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US SEC probes banks' involvement in Mozambique bond sale

Credit Suisse Group AG, JSC VTB Bank and BNP Paribas SA are embroiled in an investigation by the U.S. Securities and Exchange Commission into the sale of $850 million in bonds issued by Mozambique, The Wall Street Journal reported Dec. 28.

The bonds were sold by the three lenders in 2013 to investors for a Mozambican state-owned company that needed money for tuna fishing. However, the government later said it also used the funds to purchase military equipment, the Journal noted.

There was also $1.2 billion in undisclosed loans from Credit Suisse and VTB to other state-owned companies for additional military purchases.

The SEC wrote to bondholders in November asking them to hand over documents provided by the three banks in connection with the sale of the bonds, including all communications with the banks, the report added, citing a copy of the letter.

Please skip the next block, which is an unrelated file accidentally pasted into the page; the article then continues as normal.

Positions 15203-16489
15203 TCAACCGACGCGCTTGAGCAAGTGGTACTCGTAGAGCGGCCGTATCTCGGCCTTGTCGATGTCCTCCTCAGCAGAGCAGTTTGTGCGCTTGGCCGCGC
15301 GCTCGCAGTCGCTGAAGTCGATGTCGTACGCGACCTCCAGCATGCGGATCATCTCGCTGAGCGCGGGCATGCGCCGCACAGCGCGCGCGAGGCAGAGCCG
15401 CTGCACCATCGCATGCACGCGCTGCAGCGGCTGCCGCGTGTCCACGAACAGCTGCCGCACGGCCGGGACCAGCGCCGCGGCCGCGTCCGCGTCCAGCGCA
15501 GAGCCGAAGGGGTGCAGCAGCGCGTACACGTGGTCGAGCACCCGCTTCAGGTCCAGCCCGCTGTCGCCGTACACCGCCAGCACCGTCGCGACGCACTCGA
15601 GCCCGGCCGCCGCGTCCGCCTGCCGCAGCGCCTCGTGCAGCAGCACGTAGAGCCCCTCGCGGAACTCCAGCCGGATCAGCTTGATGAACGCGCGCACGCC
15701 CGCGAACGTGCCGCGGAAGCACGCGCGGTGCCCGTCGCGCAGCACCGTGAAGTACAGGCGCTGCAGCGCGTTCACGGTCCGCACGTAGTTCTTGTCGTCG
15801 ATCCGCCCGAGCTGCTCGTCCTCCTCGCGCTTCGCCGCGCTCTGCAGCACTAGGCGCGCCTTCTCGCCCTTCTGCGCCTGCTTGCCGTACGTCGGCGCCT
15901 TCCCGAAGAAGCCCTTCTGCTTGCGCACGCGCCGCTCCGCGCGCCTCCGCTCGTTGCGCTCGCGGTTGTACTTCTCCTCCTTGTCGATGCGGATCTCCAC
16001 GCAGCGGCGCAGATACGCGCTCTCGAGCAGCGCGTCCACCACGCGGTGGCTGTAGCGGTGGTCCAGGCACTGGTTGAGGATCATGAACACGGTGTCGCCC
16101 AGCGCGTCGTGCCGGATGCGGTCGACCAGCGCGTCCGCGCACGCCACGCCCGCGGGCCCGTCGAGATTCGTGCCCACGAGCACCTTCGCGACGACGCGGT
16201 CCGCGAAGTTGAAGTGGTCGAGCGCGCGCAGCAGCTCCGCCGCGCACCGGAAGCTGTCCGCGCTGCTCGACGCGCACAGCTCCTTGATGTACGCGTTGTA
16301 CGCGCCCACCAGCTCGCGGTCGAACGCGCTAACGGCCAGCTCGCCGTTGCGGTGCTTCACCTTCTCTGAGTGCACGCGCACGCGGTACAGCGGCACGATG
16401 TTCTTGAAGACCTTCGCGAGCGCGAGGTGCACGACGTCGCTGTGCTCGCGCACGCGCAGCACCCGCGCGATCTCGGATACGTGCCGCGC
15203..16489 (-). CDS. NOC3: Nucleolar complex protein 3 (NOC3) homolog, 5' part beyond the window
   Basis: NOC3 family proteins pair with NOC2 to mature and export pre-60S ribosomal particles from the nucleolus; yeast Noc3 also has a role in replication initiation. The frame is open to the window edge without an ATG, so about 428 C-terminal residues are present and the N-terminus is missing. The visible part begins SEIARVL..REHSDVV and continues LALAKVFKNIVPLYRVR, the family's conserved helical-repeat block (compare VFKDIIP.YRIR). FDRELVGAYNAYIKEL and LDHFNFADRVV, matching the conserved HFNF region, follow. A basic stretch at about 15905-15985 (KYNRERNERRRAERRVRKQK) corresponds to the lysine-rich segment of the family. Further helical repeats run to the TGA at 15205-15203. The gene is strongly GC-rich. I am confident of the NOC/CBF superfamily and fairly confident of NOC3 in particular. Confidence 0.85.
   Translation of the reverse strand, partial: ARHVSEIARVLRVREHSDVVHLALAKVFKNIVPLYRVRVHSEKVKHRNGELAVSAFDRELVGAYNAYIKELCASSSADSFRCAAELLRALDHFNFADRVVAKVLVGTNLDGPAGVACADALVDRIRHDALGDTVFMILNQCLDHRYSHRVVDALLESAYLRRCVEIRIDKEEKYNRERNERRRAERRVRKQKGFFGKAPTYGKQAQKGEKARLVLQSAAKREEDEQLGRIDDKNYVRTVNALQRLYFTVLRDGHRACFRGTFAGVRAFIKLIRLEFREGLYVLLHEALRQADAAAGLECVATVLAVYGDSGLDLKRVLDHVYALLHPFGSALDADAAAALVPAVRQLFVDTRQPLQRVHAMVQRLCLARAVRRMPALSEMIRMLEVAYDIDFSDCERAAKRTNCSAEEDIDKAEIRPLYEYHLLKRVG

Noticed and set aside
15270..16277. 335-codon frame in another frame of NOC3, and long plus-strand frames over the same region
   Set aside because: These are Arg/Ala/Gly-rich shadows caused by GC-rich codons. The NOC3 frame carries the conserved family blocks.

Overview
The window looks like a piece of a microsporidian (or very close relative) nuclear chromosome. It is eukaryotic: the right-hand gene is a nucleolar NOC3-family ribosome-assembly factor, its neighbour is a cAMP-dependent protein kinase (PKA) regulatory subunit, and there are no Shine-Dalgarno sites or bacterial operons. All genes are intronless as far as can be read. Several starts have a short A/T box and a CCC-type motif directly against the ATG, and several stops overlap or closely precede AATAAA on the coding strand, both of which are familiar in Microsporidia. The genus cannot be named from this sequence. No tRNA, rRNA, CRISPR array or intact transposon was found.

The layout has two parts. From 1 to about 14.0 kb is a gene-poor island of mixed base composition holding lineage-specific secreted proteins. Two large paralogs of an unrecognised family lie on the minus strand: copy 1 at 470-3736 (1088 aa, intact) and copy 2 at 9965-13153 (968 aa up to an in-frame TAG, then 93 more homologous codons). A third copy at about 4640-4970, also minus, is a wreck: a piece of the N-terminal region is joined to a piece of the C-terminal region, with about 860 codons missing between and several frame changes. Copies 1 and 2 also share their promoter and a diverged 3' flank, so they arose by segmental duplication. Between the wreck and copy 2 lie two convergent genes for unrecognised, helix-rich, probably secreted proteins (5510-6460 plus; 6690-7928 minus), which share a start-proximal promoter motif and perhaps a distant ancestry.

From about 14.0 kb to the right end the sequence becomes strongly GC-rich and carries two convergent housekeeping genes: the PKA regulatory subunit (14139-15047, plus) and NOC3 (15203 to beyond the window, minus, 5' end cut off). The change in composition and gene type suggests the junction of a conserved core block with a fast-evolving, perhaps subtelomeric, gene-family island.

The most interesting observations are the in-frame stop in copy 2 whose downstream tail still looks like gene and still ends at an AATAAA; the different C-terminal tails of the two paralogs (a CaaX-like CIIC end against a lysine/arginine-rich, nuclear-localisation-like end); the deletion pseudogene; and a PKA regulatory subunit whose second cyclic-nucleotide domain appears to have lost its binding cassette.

U.K. and Swiss regulators launched probes into Credit Suisse's and VTB Bank's involvement in Mozambique's debt in the summer, the Journal noted. The IMF and other donors in April suspended aid to Mozambique after discovering the undisclosed loans.

Mozambican President Filipe Nyusi recently agreed to an international audit of the country's debt deals in a bid to resume international aid, according to the report.

Mozambique told investors in 2015 that it intended to restructure the $850 million debt. In late October 2016, it announced that it needed to restructure its debt again, this time including the additional $1.2 billion in bank loans, but bondholders rejected the proposal.